Poverty Creek Journal
(Tupelo Press, 2014)
An interesting question to attempt to wrestle with regardless of the inclination of your spiritual life is, “What’s the purpose of prayer?” Not of specific prayers: even if we’re not of a religious bent, most of us understand there are certain prayers taken up for certain things (mostly filable under gratitude or assistance, largely). But no, no: What’s the point of prayer—like, daily prayer? Those people who say prayers daily, nuns and the faithful, what is it they’re doing? Are they—the prayers—a matter of establishing some proximity to god, or some parochial yaya-getting-out, or what? What is prayer when it’s not a direct request for some sort of intercession, some answerable plea?
Questions like these arise in the reading of Tom Gardner’s book of essayish poetry things (they’re called “spiritual improvisations” on the book’s back, which goes a good distance) that track 2012—one entry per week for the year. The pieces are brief—one of them is two sentences, a few of them clock in at barely more than a page—and in their austerity they introduce and offer a vigorous awareness, a keen precision of noticing, that is to my knowledge unmatched in contemporary poetry (or fiction, for that matter). The journal’s realm is the book’s title: Poverty Creek is an actual place in Virginia where Tom runs (he’s been a runner for years, and not the going-for-a-jog sort but the does-the-Boston-marathon-with-regularity sort), and the pieces come to make up something akin to a wildly thickened, deepened, and complicated runner’s journal, considerations of poetry and spirit standing in for split times or pace. That said, you do not need to know one thing about poetry or running to savor the sustenance on offer: an awareness of bodies and their abilities and pains, and an awareness of words and their attempts and failures at capturing experience, seem all that is required.
Here’s the book’s first entry—January 6th, 2012:
Finishing up the run this morning, cresting the ridge above the pond into a sudden blinding sun reflecting off the ice. As if the light were alive, preparing to speak. And then turning ordinary again as I came down the ridge and the angle changed and the light pulled back into itself. My right calf is still a little stiff from where I strained it last week doing mile repeats in the cold. Just enough to not let me out of my body. When Emily Dickinson writes about Jacob, she never mentions his limp, even though that awareness of limits is everywhere in her work. Instead, she writes about his bewilderment—Cunning Jacob, refusing to let go until he had received a blessing and then suddenly realizing, as “Light swung . . . silver fleeces" across the "Hills beyond,” that he had been wrestling all night with God. He had seen God’s face and lived. The limp is what we take away. It means there must be a way back. It almost goes without saying.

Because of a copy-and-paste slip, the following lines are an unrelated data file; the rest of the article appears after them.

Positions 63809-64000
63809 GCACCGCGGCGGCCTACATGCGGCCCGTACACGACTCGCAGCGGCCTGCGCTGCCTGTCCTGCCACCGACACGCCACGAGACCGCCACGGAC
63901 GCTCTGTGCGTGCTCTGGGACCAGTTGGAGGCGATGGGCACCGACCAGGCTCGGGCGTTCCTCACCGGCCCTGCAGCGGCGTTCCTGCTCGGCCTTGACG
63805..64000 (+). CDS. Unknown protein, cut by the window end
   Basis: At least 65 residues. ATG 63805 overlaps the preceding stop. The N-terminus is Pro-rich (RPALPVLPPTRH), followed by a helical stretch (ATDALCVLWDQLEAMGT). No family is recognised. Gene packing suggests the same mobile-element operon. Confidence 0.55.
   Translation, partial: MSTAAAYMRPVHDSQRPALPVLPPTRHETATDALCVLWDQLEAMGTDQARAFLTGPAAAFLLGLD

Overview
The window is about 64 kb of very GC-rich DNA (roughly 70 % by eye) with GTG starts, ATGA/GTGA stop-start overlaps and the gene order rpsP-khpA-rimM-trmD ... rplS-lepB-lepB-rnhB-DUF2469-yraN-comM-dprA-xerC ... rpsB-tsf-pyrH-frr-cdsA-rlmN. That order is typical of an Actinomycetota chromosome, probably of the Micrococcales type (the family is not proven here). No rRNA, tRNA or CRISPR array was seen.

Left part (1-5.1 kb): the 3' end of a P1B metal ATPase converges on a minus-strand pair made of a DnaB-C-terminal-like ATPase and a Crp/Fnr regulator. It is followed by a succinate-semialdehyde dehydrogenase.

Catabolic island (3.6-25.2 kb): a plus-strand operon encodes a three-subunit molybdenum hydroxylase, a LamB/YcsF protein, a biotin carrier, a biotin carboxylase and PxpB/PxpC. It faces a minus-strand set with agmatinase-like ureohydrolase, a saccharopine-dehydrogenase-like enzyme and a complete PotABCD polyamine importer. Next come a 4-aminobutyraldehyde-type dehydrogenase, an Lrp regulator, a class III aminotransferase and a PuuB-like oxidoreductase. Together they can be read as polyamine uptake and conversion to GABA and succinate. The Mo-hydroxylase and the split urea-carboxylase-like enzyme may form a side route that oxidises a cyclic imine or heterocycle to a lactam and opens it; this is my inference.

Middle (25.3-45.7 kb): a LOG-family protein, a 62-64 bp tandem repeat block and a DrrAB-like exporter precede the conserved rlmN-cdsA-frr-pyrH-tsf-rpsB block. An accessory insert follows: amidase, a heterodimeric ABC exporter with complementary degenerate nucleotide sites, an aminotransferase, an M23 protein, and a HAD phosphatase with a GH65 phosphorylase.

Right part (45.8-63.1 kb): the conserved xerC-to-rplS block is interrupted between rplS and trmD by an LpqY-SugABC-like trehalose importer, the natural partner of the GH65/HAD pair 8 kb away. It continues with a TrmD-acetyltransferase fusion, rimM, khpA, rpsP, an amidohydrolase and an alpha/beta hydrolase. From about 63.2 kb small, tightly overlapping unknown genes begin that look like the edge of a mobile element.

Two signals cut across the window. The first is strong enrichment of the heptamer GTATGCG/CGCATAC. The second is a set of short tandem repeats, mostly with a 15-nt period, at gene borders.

Quite a bit of the book’s working and machinery is on evidence in this passage, from how Gardner’s language is simultaneously lush and precise, the words glancing along, drawing you into a very specific act and realm of noticing, to the quickness of his movement from landscape to poetry to the animating idea kerneled within the poetry, and the casual way in which what’s happening in and to his body (the stiff calf) attaches so simply and naturally not just to the Dickinson, but the light as well—this sudden blinding (as in nearly painful, as in straining from doing mile repeats) then returning to ordinariness (as in the body bearing its price). Plus there’s also, at entry’s end, this devastating multivalent flourish: “The limp is what we take away. It means there must be a way back.” The reader is left wondering to what the way back leads: to our moment of astonishment itself, wrestling with some great essence (god or beauty), demanding a blessing? Or a way back to the body once our interaction with or experience of some greater magnificence has passed? Gardner—mercifully, cleverly, intentionally, or all of the above—leaves it unspecified, and whatever ambiguity presents is minor compared with the awareness we move forward with: this is a book of lingerings, of experiences and their echoing through bodies.
The central event of Poverty Creek Journal is the death of Gardner’s brother John, the details of which the reader’s given in the February 29th entry: “My brother John died yesterday, of a heart attack in his sleep.” It’s the book’s eighth piece, meaning we’ve got by then a context through which this shattering’s going to process: there’s running, there’s poetry, there’s the world around, a world Gardner continually tries to see into, or feel into; to recognize. In the book’s fourth entry, he brings up the Elizabeth Bishop line “Heavens, I recognize the place,” and writes “Isn’t that what we hope for as we move through the world...[t]o recognize in a landscape a landscape you’ve moved through before[?]” This task is everything in Poverty Creek. Gardner’s pieces almost to a one attempt to get toward, or dance around, those shivery moments in which some deeper sense feels to be streaming through the grayscale of the day-to-day present—a task of course that’s plenty tough to engage in in our best, most-rested states, and through an emotional devastation, is much more complicated.